Carl-Edouard Keïta

The works exhibited in About Now #1 belong to the series of drawings presented by Carl-Edouard Keïta for his graduation from the New York Academy of Arts. In it, he explores, 100 years later, black figures emblematic of the period known as the Roaring Twenties, of which Paris was then the epicentre. It includes performances by the performer Josephine Baker, the dancer Feral Benga and the dancer Melka Soudani. The stories of these three artists reveal the complex relationships that existed at the time in France with regard to the figure of the Other, and particularly the African Other.


Between exoticism, fascination and admiration, the bodies of Joséphine Baker, Feral Benga and Melka Soudani were eroticized, shaped by the gaze of the white man, and fetishized according to codes they had to play with in order to free themselves. They are nevertheless central figures of these years of liberation, of the cabaret scene and of live performance in France. Joséphine Baker became the icon of the Roaring Twenties, and Feral Benga opened the Rose Rouge cabaret, which became an intermediary for young Africans wishing to succeed in this milieu in France.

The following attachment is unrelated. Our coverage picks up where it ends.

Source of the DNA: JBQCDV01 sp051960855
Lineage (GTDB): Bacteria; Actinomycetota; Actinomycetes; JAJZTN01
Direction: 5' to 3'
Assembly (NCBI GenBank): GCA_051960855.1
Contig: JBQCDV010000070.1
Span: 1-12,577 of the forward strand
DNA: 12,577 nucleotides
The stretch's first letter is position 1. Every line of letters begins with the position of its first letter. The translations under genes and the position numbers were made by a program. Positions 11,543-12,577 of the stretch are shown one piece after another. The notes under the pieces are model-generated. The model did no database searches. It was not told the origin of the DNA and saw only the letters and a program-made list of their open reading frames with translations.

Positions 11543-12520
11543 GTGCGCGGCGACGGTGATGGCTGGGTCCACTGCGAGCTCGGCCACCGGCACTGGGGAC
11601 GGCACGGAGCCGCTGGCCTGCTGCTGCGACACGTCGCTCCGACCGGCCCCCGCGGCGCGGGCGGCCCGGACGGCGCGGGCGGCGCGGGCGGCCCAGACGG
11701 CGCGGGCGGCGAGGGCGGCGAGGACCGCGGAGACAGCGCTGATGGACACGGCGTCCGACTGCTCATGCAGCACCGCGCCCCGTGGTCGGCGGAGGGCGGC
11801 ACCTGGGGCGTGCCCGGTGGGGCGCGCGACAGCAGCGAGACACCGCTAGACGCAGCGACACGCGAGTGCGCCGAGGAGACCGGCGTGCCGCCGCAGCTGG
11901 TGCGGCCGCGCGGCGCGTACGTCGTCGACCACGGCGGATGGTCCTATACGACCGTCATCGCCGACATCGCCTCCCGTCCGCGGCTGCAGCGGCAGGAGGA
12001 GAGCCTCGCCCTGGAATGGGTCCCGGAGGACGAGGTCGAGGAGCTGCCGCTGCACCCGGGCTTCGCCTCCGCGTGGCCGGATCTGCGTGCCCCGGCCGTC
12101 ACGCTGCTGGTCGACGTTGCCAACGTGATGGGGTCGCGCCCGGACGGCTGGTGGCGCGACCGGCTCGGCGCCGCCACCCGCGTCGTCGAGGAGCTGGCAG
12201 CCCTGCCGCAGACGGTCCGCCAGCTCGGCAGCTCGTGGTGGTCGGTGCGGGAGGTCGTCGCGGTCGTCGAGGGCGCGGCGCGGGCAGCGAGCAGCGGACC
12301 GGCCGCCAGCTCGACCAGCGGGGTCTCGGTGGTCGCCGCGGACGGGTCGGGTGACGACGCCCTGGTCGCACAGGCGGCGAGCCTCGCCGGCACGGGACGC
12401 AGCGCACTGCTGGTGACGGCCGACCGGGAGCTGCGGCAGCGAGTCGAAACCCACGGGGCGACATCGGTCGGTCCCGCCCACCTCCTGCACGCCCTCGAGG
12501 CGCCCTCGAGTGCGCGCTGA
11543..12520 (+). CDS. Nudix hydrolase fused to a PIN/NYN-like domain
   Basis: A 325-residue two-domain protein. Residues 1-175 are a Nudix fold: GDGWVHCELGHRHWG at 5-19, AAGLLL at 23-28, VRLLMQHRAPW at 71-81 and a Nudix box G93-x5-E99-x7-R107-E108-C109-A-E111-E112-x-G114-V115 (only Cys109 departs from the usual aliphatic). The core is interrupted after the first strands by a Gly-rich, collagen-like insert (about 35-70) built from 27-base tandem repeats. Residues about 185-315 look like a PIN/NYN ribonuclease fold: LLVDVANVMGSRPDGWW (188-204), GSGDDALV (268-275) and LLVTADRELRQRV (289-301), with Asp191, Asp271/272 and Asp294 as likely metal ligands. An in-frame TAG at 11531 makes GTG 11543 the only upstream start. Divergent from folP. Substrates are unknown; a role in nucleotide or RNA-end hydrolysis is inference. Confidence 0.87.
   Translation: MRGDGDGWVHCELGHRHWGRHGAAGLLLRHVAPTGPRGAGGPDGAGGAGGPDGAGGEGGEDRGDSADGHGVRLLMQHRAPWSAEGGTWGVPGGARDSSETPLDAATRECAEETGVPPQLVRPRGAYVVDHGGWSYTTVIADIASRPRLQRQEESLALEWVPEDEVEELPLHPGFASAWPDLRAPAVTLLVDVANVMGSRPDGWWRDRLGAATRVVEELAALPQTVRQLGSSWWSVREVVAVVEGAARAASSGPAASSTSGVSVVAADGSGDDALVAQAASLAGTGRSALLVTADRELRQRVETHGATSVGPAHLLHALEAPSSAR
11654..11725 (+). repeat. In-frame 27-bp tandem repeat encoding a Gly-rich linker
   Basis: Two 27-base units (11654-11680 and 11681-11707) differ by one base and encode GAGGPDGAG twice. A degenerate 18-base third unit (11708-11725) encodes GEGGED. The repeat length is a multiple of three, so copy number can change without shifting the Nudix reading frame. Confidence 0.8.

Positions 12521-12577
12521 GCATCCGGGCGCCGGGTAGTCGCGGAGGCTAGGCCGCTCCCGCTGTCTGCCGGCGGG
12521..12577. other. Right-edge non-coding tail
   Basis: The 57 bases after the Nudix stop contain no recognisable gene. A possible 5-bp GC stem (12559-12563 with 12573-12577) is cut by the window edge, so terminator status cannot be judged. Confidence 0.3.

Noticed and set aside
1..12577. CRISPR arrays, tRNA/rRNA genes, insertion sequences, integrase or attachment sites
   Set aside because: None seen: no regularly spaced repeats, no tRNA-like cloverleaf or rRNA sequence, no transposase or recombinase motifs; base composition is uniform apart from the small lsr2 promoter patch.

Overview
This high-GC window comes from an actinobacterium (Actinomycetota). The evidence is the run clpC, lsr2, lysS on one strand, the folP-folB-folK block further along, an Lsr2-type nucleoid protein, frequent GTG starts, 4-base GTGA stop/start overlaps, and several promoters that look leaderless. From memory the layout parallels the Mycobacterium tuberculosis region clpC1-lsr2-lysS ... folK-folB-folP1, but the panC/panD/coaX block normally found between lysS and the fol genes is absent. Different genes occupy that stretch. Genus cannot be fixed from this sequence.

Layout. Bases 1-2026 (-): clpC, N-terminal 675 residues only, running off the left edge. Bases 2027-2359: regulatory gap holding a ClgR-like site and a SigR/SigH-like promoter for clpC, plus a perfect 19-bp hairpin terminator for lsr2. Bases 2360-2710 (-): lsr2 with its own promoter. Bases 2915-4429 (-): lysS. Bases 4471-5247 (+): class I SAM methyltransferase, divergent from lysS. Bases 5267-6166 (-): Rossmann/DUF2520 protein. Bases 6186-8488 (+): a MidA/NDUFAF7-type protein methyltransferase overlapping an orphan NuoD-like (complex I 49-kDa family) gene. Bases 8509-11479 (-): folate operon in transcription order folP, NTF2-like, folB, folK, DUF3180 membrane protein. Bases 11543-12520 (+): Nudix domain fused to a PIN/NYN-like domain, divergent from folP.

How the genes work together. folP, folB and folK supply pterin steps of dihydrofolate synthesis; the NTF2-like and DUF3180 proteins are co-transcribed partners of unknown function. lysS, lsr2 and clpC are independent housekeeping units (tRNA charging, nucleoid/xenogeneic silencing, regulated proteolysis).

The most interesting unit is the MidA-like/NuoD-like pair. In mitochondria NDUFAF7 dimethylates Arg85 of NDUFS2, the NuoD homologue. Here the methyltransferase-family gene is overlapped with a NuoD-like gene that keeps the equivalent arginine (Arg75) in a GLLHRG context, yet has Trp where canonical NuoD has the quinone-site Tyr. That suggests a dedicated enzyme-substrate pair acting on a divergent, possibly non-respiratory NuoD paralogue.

The works of Carl-Edouard Keïta reveal the ambiguity of the place of these artists in post-war French society, and convey this admiration for bodies and movements. Between cubist inspiration and the influence of African primitive arts, Carl-Edouard Keïta’s works question the sharing of our heritage between tradition and modernity, between Africa and Europe.